One of the hardest things to accomplish when developing a puzzle game is finding the right balance between challenge and frustration. Ideally, you want to give the player enough of an understanding to solve the puzzle, but not so much that they see the solution immediately. If you’re asking something of the player that requires the use of a game mechanic that hasn’t been properly introduced, it will often lead to aggravation. It’s here perhaps that Constant-C occasionally falters, however infrequently that might be.
The most egregious example of this for me was a rather frustrating introduction to a couple of very important gameplay elements. At least, it would have been an introduction, if the main gameplay elements weren’t introduced several levels earlier. In one case, a blue floor title allows you to fall from great heights without harm, while another teaches you about falling alongside a box in order to shield yourself from lasers. The problem is, both mechanics were introduced with such subtlety that I didn’t notice them. After I struggled with a puzzle that required me to employ both gameplay principles, I eventually broke down and resorted to a guide. Thankfully, the PC version has been available for a while longer than the recently released Xbox Live Arcade Version. Still, solving puzzles on your own gives a much greater sense of satisfaction, so I always suggest keeping that sort of thing to a minimum.
You should also be aware that although Constant-C is a puzzle game, it does have times when it touches upon traditional platforming gameplay, and as such, it will require some traditional platforming skills to complete. This was especially apparent in one section of the game that features an S-shaped hallway that is almost completely covered in spikes. The only way through is to switch gravity a couple times in the same jump, and once more for the landing. This section took many attempts before I finally succeeded. While it’s not necessarily a bad thing to require more twitch-based skill in a puzzle game, and variety is usually a good thing, these especially difficult sections are so few and far between that I question their inclusion in the first place.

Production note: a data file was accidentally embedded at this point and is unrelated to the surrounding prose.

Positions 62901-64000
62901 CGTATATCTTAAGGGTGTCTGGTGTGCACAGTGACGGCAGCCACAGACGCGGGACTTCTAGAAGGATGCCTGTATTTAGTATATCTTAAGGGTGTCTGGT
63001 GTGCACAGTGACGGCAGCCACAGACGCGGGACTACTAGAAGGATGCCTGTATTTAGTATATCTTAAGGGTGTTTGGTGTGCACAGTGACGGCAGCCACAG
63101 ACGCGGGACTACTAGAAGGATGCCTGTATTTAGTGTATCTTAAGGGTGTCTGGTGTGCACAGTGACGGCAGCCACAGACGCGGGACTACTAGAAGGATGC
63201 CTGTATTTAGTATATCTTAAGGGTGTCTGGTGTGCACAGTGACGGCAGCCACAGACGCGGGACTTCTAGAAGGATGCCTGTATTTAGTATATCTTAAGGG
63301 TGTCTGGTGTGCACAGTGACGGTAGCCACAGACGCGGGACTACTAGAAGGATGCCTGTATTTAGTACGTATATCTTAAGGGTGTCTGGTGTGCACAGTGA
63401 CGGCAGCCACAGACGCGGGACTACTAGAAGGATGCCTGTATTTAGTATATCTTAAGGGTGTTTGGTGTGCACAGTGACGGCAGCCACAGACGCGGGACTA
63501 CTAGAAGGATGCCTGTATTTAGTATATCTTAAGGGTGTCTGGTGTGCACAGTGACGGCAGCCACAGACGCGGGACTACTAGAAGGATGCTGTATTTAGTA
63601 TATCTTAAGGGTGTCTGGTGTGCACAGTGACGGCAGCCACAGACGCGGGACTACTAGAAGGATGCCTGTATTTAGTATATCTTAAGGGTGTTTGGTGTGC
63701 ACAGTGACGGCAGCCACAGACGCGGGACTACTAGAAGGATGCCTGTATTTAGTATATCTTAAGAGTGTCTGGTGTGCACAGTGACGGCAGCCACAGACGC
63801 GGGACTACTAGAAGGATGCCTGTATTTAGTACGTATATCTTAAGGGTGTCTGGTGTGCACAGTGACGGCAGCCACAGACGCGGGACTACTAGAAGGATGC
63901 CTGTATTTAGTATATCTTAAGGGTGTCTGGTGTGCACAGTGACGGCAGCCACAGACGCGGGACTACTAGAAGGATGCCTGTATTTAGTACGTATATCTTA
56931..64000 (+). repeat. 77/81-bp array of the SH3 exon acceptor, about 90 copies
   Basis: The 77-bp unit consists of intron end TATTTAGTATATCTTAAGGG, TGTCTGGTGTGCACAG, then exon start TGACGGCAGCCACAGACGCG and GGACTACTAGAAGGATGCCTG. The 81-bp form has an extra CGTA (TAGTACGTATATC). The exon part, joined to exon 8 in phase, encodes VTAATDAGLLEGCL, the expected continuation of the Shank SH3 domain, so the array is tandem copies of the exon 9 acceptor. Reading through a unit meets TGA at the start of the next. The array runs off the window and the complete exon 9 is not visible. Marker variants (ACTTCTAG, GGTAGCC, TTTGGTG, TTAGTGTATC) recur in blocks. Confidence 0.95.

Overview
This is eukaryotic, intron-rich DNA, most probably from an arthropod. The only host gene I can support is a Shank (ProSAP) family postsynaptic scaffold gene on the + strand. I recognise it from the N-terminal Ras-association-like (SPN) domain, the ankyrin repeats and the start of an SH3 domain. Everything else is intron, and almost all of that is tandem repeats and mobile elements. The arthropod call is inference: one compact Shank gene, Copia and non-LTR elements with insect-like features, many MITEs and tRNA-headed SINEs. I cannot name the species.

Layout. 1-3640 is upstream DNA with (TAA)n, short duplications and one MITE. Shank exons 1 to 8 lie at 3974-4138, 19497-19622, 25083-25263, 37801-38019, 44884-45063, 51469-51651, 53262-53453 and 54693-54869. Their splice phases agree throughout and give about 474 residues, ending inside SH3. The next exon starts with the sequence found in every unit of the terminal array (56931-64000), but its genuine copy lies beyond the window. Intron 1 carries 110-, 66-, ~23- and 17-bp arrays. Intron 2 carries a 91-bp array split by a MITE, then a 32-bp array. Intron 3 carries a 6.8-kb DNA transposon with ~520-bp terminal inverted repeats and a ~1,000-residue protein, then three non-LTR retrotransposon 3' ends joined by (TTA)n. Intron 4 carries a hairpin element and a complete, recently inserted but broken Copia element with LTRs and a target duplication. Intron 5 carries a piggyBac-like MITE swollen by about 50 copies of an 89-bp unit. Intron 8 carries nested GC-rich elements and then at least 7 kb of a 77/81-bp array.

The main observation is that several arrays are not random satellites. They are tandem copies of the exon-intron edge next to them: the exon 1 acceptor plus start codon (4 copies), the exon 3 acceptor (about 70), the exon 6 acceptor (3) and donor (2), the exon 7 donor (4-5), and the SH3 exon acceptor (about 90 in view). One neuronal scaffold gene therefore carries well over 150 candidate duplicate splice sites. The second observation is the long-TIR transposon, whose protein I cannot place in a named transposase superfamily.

Although the space station setting makes a good deal of sense for Constant-C‘s story, it also severely limits the variety when it comes to the environment. Aside from a few areas of the station that are seen in video recordings, there isn’t much variation when it comes to each location. Colored lighting helps a bit, but a change of scenery or two would have been nice, albeit not entirely necessary.
Other than those few slight objections, though, Constant-C is a pretty good game. Its gravity and time-based puzzles offer a unique twist on puzzle platforming, and the puzzles themselves usually strike a nice balance between fun and frustration. It’s not surprising that Constant-C contains hidden references to games such as Braid and Portal. The developers have clearly taken inspiration from some of the best titles in the genre, yet have still managed to create an original and entertaining experience of their own.
This review is based on the Xbox Live Arcade version of the game, which was provided to us.
Overall, I enjoyed my time with Constant-C and would recommend it to anyone who appreciates the puzzle platformer genre. While it can sometimes feel quite challenging, the refusal to hold your hand makes arriving at a solution all the more rewarding.